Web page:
- The Washington Times - Wednesday, June 11, 2008

Design vandals

“Nothing is more precious in the Western heritage, therefore, than the cities of Europe, recording the triumph of civilized humanity not only in their orderly streets, majestic facades, and public monuments, but also in their smallest architectural details and the intricate play of light on their cornices and apertures.”

“American visitors to Paris, Rome, Prague, or Barcelona, comparing what they see with what is familiar from their own continent, will recognize how careless their countrymen often have been in their attempts to create cities.

“But the American who leaves the routes prescribed by the Ministries of Tourism will quickly see that Paris is miraculous in no small measure because modern architects have not been able to get their hands on it. Elsewhere, European cities are going the way of cities in America: high-rise offices in the center, surrounded first by a ring of lawless dereliction, and then by the suburbs, to which those who work in the city flee at the end of the day.”

-Roger Scruton, writing on “Cities for Living” in the Spring issue of City Journal

History vandals

“The Field Museum of Natural History in Chicago has a new permanent exhibit of savagery and barbarism, ‘The Ancient Americas.’ … The savages and barbarians are the museum’s curators. …

“The wall inscription proceeds: ‘Here, we reflect on the magnitude of loss inflicted on America’s Indigenous peoples by European invasion.’ The European inflictions are grimly illustrated. The first one upon which we are expected to reflect is the only decent thing (not counting the wheel, iron, cigarette papers, etc.) that Europeans brought to America’s Indigenous peoples, ‘Religious Conversion.’

“Second is ‘Disease,’ which should stir our sympathy but hardly our guilt. The exhibit points out that disease was the chief cause of suffering after European contact. Therefore, the horrors that beset The Ancient Americas following 1492 would have happened if the Nina, the Pinta, and the Santa Maria had been manned by Jimmy Carter, the Dalai Lama, and Bono. …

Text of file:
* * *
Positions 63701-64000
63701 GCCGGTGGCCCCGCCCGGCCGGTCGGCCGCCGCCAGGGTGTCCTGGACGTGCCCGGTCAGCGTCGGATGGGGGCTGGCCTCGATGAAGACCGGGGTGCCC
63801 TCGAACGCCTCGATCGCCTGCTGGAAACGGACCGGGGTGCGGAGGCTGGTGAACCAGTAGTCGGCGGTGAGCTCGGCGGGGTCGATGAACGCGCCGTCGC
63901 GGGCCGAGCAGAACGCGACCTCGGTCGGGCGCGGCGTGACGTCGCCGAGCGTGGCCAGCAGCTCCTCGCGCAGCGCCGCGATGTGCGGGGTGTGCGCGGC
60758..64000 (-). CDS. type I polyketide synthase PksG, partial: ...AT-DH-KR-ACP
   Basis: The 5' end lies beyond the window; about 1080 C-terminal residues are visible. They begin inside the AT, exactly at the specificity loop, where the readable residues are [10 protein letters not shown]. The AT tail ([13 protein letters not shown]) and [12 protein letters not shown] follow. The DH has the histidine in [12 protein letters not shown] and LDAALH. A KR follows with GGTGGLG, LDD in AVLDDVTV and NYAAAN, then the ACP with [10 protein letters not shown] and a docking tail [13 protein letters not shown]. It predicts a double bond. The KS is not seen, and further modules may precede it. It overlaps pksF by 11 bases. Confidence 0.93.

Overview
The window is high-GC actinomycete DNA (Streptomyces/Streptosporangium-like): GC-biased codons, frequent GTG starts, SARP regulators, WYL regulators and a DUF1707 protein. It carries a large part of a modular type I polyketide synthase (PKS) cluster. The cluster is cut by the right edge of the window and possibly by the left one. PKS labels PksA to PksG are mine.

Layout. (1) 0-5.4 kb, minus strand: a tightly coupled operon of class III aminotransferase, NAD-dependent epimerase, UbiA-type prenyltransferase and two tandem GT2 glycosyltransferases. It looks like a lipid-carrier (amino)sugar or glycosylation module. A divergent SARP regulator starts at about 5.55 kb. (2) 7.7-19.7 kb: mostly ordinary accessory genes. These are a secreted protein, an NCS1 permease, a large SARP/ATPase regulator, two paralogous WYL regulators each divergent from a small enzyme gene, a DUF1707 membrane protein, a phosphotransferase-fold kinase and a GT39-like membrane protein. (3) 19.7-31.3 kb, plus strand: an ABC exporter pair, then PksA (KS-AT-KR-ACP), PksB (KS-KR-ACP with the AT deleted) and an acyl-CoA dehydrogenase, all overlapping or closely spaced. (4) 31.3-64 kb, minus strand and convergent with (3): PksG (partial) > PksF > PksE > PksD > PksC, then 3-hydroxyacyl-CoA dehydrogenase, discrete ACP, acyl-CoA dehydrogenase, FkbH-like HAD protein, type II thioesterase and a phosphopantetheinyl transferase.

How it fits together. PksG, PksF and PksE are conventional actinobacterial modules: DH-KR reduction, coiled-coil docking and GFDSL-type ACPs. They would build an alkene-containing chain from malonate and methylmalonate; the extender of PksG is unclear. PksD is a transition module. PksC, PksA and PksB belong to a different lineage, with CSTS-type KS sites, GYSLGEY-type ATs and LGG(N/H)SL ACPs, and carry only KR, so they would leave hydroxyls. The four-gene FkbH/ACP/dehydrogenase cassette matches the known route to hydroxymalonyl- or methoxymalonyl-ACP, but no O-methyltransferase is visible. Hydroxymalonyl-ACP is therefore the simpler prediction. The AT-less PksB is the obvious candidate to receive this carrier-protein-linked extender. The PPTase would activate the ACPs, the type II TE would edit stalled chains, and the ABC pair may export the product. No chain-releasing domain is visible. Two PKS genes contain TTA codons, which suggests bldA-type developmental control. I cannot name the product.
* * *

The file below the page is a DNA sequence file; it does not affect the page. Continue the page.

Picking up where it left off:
“Give the ‘Ancient Americas’ exhibit back to the ancient Americans, and the Field Museum along with it. If any of the heirs and assigns of the Aztec, Inca, or Maya feel inclined to practice a little human sacrifice on anthropologists, sociologists, moral relativists, neo-Marxists, and other conquistadors of modern academia, call it ‘maintaining the natural order of the world.’”

-P.J. O’Rourke, writing on “When Worlds Collide” in the June 9 issue of the Weekly Standard

Bo knows …

“According to Billy Gibbons of ZZ Top, the influence that Bo Diddley’s records have had is immeasurable, but that’s not the most amazing part of his legacy.

“‘But how heavy is it that a person has a beat named after him?’ he asks. Indeed, the ‘Bo Diddley Beat’ has left an indelible mark on the rock landscape, and according to Gibbons, it will be immortal.

“‘You can play Bo Diddley for three year olds and yet they start gyrating,’ he says. ‘I think we must be wired to respond to it, and he just happened to tap into it and deliver it in such a masterful way.’”

-from “Billy Gibbons, Buddy Guy and George Thorogood Remember Bo Diddley” on June 4 at the Rolling Stone Web site

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